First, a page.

A black woman whose sister was shot and killed by US Capitol police in Washington eight years ago has said the “restraint” shown by the same agency to Donald Trump’s insurrectionist mob, compared with actions in Black Lives Matter protests last summer, is “hurtful”.
Valarie Carey criticised officers for what she said was an inability to deal with black people, and said some police were either racist or dealing with “culture shock”.
“To see the disparity in the treatment of individuals … who have no respect for our nation’s Capitol, vandalizing and actually committing assaults and they get to walk away unharmed and not even arrested, it’s hurtful,” Carey told CNN.
“They were treated with entitlement and it’s ridiculous. We all know had it been a black person or brown person that situation would have been different.”
Carey’s sister Miriam, 34, a dental hygienist from Connecticut, was killed in October 2013 after her car collided with a security barrier and struck an off-duty Secret Service officer at the White House.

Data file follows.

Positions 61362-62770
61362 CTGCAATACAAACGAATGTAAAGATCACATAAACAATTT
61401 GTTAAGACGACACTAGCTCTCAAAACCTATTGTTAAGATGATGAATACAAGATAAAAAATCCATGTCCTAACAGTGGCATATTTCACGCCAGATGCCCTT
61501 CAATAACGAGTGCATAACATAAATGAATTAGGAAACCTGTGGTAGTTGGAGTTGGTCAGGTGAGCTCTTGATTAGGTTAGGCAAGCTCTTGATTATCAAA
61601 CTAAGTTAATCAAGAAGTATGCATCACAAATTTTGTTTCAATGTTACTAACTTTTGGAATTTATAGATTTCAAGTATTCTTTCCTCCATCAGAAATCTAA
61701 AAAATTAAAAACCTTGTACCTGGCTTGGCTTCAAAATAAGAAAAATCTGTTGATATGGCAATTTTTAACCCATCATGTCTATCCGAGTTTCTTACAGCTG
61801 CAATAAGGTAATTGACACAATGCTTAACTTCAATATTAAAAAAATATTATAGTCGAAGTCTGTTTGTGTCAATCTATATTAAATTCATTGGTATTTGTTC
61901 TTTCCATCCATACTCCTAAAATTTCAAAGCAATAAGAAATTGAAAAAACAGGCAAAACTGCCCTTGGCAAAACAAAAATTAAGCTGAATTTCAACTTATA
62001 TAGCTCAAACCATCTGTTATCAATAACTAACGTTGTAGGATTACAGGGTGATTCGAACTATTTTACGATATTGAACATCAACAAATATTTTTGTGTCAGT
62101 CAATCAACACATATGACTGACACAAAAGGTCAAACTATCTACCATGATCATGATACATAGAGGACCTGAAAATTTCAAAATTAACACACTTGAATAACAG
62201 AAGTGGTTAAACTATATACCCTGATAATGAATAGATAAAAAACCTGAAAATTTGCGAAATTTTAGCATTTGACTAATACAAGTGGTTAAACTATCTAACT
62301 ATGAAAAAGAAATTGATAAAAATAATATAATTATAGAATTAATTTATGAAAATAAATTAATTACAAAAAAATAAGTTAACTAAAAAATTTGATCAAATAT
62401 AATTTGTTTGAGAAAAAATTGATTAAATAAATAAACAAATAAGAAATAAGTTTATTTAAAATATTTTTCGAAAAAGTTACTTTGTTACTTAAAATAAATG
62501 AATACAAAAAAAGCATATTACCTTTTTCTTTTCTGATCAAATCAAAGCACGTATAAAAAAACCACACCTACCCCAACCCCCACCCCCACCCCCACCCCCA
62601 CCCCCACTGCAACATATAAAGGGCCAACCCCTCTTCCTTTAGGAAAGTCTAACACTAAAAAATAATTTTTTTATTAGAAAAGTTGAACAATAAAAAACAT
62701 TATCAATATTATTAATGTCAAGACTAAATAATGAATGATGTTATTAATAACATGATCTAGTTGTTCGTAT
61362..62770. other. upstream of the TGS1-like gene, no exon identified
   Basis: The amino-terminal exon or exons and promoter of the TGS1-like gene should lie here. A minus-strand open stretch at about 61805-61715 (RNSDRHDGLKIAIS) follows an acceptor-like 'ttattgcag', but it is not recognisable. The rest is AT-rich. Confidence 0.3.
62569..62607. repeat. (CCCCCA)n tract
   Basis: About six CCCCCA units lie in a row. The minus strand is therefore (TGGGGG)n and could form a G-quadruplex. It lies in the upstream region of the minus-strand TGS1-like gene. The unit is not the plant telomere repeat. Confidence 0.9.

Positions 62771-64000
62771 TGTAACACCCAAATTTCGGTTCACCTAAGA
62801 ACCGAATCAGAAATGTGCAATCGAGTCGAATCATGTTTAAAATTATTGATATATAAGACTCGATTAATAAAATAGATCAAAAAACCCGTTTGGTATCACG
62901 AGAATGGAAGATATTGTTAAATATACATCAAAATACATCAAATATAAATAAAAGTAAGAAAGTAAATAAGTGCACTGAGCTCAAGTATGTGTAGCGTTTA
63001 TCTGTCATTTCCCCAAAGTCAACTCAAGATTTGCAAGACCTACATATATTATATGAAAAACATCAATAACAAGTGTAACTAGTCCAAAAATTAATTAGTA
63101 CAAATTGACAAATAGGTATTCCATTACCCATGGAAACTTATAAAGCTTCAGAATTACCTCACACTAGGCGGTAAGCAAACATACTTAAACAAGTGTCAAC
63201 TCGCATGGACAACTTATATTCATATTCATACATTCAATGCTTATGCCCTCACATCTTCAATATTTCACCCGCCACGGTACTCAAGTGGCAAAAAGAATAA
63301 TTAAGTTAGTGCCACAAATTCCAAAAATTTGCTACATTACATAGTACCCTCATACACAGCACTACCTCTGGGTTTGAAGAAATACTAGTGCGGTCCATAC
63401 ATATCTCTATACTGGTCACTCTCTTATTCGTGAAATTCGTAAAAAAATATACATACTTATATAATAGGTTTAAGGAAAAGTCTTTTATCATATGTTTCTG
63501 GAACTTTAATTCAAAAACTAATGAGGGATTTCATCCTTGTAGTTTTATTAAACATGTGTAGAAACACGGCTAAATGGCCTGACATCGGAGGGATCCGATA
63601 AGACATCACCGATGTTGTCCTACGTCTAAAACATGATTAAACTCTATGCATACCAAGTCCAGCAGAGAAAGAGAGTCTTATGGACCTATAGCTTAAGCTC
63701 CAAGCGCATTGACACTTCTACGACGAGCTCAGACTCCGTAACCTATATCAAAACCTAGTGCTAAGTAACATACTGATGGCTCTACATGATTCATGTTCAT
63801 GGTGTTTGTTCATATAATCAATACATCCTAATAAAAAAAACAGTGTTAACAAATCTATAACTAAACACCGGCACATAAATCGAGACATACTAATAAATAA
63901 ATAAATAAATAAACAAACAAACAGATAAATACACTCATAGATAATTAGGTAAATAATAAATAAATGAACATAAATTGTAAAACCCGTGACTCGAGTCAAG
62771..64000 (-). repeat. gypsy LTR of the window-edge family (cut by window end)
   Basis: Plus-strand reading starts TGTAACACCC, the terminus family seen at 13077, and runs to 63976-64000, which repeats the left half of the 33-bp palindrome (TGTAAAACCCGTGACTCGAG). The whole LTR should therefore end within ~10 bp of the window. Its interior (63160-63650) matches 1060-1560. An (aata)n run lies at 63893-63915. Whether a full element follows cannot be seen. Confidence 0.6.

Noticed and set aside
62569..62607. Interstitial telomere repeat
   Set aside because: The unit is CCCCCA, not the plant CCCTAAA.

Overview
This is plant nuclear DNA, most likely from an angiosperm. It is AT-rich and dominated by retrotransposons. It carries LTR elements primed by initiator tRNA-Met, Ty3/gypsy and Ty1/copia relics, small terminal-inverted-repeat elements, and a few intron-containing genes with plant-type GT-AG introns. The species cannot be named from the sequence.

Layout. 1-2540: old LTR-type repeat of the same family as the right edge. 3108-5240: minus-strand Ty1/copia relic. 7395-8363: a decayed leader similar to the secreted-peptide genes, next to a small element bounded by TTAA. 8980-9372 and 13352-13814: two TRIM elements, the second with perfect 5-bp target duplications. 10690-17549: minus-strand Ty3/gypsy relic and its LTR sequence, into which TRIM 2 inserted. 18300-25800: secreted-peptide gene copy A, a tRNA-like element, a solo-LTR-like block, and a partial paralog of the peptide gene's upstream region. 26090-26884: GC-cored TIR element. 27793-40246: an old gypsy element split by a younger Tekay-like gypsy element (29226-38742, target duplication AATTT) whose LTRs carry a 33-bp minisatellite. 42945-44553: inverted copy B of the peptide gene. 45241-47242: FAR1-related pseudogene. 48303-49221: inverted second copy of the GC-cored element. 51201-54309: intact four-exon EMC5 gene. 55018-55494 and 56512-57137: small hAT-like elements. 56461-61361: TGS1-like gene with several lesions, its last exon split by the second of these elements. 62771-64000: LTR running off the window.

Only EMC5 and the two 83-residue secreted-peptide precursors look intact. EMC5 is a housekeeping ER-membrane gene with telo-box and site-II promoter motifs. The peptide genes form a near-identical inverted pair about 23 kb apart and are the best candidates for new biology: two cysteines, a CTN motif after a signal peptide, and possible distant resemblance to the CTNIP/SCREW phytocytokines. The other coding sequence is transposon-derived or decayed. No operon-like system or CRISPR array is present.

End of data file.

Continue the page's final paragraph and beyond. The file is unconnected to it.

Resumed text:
We all know had it been a black person or brown person that situation would have been different
She drove off, pursued by several marked police vehicles, and was shot when she attempted to drive away from officers who surrounded her car with guns drawn. Her 18-month-old daughter was found in the back seat, unharmed.
Valarie Carey said the police response to last week’s Capitol riot, in which five people died including an officer, reflected a systemic issue about race in law enforcement.
Washington police arrested 80 people around the Capitol riot, the majority for curfew violations. Video imagery of police assisting members of the mob down steps, opening gates to allow access to the Capitol or taking selfies have caused outrage. Forces around the US have said they are investigating whether off-duty members participated in the riot.